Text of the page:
"Our findings alter our understanding of the causes of bladder cancer by showing that BK virus infections are a risk factor for bladder cancer because they force bladder cells to use APOBECs that damage their DNA,” said Simon Baker, lead author on the study.

The researchers note APOBEC signatures can be found in around 93 percent of all bladder cancers, affirming the hypothesis these tumors are triggered by dormant viral infections. The new findings may also help explain why immunosuppressed renal transplant patients experience significantly high rates of bladder cancer.

It's early days but Baker calls for the development of a BK vaccine. He says it is possible such a vaccine could have the same impact on bladder cancer as HPV vaccines have had on cervical cancer.

"This research is critically needed to improve our understanding of why people who are immunosuppressed, such as transplant patients, get more bladder cancers,” said Baker. “Our research should not only help improve the care we give to these patients, but it may also have much wider implications for preventing bladder cancer in the future."

Schizophrenia and viruses

Over the last couple of decades several observational studies have looked at the relationship between hepatitis C (HCV) infections and schizophrenia. The data so far has been decidedly discordant, with some studies having found significantly higher rates of hep C in patients with schizophrenia, while others have found the connection inconsistent and non-significant.

A new study from researchers in Taiwan has looked at millions of health records to not only analyze the prevalence of schizophrenia in hepatitis C positive subjects but to also compare rates of schizophrenia in HCV patients treated with interferon-based therapy. The hypothesis was that if HCV infection precedes, and thus is a cause of, schizophrenia, then effective early treatment of the viral infection should reduce a person’s chances of developing the mental illness.

The findings revealed a significantly higher prevalence of schizophrenia in the cohort of untreated HCV patients (0.87 percent) compared to those treated for HCV (0.25 percent) and those not infected with HCV in the first place (0.11 percent).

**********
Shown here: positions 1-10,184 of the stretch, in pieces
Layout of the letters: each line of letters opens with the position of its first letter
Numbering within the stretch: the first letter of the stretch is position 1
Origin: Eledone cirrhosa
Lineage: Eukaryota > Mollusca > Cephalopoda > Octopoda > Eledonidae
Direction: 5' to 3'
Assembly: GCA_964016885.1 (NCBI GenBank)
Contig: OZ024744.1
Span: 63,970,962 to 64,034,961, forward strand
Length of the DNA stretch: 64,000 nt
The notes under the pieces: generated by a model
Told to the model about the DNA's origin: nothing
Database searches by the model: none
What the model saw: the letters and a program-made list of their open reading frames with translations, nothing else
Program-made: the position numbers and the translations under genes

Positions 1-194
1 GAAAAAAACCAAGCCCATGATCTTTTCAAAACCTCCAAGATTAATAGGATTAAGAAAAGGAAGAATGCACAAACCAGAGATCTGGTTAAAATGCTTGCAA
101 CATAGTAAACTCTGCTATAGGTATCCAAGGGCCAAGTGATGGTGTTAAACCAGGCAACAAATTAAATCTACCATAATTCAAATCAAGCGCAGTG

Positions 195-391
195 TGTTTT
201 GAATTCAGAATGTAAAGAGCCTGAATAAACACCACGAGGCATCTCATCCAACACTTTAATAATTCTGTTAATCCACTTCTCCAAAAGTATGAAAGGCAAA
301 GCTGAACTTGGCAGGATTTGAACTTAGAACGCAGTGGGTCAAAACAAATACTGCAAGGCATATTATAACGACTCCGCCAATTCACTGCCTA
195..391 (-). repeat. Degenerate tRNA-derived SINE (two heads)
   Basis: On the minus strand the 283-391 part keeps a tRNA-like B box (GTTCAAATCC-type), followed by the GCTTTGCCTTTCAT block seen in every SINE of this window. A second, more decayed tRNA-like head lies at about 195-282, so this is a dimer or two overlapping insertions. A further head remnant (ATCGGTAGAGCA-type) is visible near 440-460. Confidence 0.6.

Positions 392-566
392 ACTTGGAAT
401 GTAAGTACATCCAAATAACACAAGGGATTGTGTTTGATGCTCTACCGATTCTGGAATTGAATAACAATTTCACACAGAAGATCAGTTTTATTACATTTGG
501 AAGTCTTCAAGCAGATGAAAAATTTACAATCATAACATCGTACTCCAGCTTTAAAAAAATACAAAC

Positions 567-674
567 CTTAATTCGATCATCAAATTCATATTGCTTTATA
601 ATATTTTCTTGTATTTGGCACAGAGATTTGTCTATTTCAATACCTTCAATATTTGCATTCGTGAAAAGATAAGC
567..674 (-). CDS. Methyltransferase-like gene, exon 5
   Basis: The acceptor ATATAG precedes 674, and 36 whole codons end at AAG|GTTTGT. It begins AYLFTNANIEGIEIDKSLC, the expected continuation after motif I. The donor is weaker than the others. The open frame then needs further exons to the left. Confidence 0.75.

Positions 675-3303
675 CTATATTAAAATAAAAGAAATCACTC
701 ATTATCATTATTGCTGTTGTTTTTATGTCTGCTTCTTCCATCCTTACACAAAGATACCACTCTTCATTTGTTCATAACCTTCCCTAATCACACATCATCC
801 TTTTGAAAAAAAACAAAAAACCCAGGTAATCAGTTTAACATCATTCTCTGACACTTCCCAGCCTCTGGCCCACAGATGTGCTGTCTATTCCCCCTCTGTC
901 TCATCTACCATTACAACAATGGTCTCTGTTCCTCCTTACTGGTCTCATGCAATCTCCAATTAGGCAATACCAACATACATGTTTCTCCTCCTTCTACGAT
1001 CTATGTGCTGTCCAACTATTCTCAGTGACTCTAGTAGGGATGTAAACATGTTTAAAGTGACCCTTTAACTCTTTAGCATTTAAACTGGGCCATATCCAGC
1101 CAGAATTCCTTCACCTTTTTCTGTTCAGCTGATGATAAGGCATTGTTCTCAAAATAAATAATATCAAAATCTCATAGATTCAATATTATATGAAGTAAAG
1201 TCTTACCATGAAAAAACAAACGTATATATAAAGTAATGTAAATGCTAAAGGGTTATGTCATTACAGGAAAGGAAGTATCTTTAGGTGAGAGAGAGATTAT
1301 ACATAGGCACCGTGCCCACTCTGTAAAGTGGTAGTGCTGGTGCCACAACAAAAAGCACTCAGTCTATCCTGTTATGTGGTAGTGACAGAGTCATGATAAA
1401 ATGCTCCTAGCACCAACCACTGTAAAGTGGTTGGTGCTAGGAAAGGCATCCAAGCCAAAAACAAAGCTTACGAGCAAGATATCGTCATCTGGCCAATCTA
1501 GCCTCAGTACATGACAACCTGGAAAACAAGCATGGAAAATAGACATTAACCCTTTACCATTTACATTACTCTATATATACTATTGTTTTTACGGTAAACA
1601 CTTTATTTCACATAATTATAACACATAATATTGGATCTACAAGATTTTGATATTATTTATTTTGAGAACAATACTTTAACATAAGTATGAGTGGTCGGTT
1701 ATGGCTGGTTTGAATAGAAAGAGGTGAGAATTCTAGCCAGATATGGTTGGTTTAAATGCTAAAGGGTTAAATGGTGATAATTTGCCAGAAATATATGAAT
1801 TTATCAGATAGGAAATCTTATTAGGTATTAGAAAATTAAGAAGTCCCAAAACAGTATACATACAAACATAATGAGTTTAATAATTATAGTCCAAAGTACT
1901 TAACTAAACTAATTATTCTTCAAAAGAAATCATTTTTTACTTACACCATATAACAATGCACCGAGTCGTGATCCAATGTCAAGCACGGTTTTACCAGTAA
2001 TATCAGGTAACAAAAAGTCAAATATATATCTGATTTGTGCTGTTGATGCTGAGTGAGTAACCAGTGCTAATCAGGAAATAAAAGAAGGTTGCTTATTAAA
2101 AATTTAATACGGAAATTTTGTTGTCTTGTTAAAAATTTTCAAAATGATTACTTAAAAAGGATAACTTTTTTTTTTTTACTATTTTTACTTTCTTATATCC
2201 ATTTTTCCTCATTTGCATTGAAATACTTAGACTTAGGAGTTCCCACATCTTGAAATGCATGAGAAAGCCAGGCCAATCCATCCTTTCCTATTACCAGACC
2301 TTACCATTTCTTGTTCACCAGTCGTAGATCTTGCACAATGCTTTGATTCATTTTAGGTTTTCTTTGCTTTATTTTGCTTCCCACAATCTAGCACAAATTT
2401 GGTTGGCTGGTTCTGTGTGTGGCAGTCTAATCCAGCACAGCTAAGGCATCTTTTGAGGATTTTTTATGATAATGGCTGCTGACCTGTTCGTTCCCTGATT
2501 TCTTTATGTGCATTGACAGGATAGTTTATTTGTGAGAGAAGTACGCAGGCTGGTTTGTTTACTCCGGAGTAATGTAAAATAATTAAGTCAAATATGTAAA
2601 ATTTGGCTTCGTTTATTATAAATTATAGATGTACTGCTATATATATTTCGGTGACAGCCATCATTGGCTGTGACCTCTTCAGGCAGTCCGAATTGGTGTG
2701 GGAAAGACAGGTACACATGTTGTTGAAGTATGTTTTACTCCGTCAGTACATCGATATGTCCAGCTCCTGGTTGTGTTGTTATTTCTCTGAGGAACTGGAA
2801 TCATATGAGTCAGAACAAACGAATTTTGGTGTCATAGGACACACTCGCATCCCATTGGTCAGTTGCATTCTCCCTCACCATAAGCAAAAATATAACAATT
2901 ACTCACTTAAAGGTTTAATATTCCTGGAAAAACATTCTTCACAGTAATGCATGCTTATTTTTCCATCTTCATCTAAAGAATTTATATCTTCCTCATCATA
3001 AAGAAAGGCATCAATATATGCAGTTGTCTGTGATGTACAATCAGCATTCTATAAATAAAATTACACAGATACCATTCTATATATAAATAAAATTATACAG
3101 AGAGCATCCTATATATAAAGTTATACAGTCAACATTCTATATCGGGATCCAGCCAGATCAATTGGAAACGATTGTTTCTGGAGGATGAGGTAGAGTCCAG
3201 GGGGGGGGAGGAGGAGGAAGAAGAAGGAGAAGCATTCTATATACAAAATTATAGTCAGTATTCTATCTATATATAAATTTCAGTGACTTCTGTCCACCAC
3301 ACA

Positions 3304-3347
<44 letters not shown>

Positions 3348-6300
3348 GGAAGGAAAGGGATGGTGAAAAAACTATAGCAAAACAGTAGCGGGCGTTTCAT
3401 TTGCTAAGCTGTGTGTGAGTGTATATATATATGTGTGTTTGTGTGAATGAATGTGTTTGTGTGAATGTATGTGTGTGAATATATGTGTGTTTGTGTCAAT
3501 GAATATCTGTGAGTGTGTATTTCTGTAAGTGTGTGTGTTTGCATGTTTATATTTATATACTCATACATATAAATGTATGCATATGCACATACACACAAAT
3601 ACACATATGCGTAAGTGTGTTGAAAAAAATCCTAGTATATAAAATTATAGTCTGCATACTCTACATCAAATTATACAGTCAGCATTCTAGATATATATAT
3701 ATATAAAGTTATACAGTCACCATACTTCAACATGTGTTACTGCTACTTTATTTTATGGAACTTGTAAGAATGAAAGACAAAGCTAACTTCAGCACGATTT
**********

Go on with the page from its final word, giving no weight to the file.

The researchers are cautious to make it very clear schizophrenia is a complex and highly heritable condition. So the development of schizophrenia will always involve a number of genetic and environmental factors beyond just a single viral infection.

Nevertheless, the researchers hypothesize several plausible mechanisms by which HCV infection could influence the initiation of schizophrenia. And considering there are antiviral agents available to treat HCV infection it may be worthwhile to consider future complications, such as increased risk of schizophrenia, when considering potential antiviral treatments.

“In the era of DAAs [direct-acting antivirals] to eliminate HCV infection, anti-HCV therapy should be prescribed for all people infected with HCV to reduce the risk not only of hepatic complications, but also of extrahepatic complications, including schizophrenia,” the study concludes.

Neurodegeneration, dementia and viruses

The hypothesis linking neurodegenerative disease with viral infection has been around for nearly a century. The idea of “slow virus diseases”, viral infections that result in the progressive destruction of neurological processes, goes back to the mid-20th century, with many scientists suggesting persistent herpes infections were the cause of Alzheimer’s disease.